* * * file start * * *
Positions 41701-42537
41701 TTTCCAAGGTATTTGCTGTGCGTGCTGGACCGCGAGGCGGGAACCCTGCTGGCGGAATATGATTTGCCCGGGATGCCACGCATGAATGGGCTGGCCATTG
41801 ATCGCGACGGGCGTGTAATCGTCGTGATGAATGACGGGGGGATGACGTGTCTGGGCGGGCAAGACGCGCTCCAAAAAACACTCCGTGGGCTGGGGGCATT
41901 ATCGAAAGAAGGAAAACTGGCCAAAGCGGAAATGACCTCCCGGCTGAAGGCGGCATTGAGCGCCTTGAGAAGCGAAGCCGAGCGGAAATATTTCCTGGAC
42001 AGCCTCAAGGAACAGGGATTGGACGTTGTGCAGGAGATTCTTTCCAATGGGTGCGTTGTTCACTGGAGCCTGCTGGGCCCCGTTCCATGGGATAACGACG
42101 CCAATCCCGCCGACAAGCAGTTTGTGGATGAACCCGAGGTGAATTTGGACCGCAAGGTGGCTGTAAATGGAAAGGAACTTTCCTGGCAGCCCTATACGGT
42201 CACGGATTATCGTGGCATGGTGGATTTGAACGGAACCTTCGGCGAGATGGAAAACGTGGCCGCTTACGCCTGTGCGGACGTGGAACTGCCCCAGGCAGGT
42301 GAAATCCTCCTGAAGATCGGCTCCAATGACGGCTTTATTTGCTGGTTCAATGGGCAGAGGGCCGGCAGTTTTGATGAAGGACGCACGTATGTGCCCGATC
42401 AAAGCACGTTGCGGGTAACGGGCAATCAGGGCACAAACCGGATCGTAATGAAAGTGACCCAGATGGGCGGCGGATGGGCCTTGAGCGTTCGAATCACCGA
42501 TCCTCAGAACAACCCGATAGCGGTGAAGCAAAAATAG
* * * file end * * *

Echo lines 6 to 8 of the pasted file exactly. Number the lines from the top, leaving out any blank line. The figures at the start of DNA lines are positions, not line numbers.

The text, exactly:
42101 CCAATCCCGCCGACAAGCAGTTTGTGGATGAACCCGAGGTGAATTTGGACCGCAAGGTGGCTGTAAATGGAAAGGAACTTTCCTGGCAGCCCTATACGGT
42201 CACGGATTATCGTGGCATGGTGGATTTGAACGGAACCTTCGGCGAGATGGAAAACGTGGCCGCTTACGCCTGTGCGGACGTGGAACTGCCCCAGGCAGGT
42301 GAAATCCTCCTGAAGATCGGCTCCAATGACGGCTTTATTTGCTGGTTCAATGGGCAGAGGGCCGGCAGTTTTGATGAAGGACGCACGTATGTGCCCGATC